Questions, Intuitions, Revisions:
Telling and Re-Telling Stories About Ourselves in the World
A College Seminar Course at Bryn Mawr College

Forum 1 - Stories From/Of A Picture

Name:  Paul Grobstein
Subject:  Welcome ....
Date:  2001-09-03 16:33:51
Message Id:  28
Glad you're here. A place to have/leave thoughts, and to see what other people are thinking and how that relates to what you're thinking. A place for sharing thoughts in progress, so don't worry about whether they're finished or perfectly composed or ... whatever. What you put here will trigger interesting thoughts in others, and hopefully you'll find here things that trigger new thoughts in you.

To get started ... what do you think of the picture on the course home page? What's its story? What does it make you think? Try making up a story about it, or at least sketching one.

Name:  Jennifer
Subject:  Picture
Date:  2001-09-04 11:07:24
Message Id:  29
my question would be whether or not the puzzle pieces are going from the ball to the puzzle or the puzzle to the ball. See i think the pieces might be going from the puzzle to the ball, with the ball representing us, these sort of blurry but diverse source of confusion in which we attempt to understand the pieces of our lives. The pieces we think go together like a nice neat puzzle, but as you can see, this is not really true.
Name:  Amanda Glendinning
Subject:  Understanding Pictures
Date:  2001-09-04 11:10:03
Message Id:  30
The picture of understanding on the course home page is a thought-provoking piece of art. As the block of reason loses its puzzle pieces from each of its solid sides, the sections fall to the sphere of imagination and confusion. That sphere though is not just a messy college but also its own form of understanding. Emily Dickinson once said, "Much madness is divinest sense to a discerning eye." Her quote applies to this picture with the madness of the mottled colours of the sphere. The picture provokes the onlookers to ask what is understanding? Is it the solid cube of primary colours? Or is it the blotchy globe? Will we ever truly find out?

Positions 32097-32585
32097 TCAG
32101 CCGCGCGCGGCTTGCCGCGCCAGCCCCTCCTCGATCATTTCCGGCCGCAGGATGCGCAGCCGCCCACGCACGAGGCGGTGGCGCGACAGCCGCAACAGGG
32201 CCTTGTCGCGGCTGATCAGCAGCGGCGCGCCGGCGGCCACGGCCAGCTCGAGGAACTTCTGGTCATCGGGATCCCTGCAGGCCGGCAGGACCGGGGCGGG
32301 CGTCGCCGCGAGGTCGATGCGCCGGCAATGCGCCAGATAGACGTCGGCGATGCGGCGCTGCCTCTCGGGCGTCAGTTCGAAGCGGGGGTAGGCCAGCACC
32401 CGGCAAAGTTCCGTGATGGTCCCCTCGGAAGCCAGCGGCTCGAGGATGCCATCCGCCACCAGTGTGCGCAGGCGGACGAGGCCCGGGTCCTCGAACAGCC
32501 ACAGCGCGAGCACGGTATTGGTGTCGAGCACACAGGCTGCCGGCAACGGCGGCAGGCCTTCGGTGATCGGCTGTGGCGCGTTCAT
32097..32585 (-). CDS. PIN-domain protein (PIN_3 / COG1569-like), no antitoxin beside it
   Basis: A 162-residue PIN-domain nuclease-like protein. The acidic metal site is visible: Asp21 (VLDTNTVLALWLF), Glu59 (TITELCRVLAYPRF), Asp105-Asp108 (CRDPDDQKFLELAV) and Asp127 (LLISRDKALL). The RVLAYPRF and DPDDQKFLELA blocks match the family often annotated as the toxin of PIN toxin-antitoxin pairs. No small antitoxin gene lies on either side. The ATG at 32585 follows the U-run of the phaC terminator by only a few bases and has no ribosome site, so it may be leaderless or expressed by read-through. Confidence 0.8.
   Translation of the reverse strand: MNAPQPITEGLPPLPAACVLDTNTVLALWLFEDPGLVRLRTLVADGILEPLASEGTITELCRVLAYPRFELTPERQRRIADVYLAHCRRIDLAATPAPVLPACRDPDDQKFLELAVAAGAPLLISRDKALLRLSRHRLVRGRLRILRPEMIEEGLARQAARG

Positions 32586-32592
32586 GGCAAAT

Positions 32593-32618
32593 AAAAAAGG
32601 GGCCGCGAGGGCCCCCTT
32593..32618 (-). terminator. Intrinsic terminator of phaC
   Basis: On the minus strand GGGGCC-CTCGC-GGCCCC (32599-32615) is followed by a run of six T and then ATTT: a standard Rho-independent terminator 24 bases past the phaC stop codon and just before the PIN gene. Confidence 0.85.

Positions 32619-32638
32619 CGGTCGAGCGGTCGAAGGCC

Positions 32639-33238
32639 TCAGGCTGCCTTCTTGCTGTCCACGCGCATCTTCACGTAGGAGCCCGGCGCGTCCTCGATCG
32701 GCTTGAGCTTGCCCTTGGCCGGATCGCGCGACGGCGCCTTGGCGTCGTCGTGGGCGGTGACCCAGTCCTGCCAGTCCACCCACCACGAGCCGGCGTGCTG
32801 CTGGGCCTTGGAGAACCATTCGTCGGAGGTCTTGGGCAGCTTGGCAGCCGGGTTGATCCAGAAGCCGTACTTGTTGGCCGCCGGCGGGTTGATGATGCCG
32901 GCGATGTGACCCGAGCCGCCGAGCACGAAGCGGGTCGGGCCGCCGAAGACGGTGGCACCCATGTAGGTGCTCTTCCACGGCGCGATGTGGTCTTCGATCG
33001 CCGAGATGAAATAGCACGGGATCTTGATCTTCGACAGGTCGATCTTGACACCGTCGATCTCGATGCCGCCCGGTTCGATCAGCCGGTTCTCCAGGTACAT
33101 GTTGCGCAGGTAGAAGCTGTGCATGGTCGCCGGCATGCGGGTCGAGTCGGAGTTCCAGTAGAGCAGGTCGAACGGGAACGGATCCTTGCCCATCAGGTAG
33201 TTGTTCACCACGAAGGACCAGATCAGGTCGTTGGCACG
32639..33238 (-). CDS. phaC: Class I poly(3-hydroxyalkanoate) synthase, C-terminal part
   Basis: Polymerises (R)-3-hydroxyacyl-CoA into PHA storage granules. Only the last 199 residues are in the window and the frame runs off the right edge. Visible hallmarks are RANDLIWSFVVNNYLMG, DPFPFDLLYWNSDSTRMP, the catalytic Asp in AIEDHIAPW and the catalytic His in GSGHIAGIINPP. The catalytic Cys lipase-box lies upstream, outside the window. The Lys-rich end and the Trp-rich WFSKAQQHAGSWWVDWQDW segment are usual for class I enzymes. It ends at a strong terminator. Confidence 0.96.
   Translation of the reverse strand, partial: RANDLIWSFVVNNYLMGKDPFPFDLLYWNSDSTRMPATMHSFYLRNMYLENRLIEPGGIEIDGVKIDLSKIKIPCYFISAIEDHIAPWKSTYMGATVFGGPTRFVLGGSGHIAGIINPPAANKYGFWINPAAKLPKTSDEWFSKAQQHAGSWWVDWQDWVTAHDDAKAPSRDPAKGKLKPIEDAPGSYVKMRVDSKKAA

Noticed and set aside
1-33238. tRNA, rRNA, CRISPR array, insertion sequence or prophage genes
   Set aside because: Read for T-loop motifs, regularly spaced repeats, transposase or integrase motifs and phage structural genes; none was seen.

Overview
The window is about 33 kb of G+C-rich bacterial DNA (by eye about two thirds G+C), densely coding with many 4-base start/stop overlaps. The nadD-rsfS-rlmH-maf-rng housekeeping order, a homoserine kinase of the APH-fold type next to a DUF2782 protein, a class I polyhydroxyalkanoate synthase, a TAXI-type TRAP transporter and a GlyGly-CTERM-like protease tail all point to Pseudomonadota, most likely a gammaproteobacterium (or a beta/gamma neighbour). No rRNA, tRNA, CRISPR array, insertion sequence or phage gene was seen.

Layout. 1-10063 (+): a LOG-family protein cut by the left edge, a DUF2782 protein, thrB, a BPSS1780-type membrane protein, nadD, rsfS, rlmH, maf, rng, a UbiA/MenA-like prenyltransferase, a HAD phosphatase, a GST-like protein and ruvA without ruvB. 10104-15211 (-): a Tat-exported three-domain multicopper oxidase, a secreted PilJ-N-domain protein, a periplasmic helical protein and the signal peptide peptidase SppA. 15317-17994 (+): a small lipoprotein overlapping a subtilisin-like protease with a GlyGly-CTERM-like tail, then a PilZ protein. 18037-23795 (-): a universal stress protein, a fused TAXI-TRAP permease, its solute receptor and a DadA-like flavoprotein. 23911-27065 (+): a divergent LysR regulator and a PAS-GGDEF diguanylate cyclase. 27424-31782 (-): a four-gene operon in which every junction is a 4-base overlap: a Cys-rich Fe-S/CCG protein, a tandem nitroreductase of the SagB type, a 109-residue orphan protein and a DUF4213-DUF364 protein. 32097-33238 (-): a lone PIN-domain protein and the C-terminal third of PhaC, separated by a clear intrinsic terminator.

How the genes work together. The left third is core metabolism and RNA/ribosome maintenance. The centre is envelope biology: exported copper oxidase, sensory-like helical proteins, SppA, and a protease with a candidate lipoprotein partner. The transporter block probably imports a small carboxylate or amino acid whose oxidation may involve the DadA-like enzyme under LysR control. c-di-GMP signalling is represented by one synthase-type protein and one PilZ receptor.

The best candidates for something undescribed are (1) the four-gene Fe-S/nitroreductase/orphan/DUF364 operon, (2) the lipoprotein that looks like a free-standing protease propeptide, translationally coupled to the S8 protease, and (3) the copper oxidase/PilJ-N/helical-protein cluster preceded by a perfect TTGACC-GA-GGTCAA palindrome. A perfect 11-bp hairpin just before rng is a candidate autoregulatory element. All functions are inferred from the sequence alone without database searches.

Name:  Cathy B.
Subject:  Picture
Date:  2001-09-04 11:12:40
Message Id:  31
Well, it makes me think of the learning process. It's based on questions, and has a pillar of understanding supporting a complex puzzle that could, I suppose, represent knowledge. It is a very evocative image.
Name:  emily claire
Date:  2001-09-04 11:12:52
Message Id:  32
The aforementioned picture seems to define a loss of global understanding, which seems somewhat contradictory to the meaning of the course (i never was very good at pictoral interpretations). The large block of puzzle pieces, which are held on a pedestol of understanding, are falling off, and creating themselves into their own sort of globe. Perhaps this is meant ot define a greater sense of understanding, by creating a mixture of all the different pieces. However, at first glance, i felt that the globe itself showed a loss of understanding, by detracting from the puzzle pieces original spaces. The word "understanding" is also followed on the side by "is" and "???", perhaps further defining the confusing nature of the interpretation to be purposeful.
Name:  Liz
Subject:  Picture
Date:  2001-09-04 11:14:43
Message Id:  33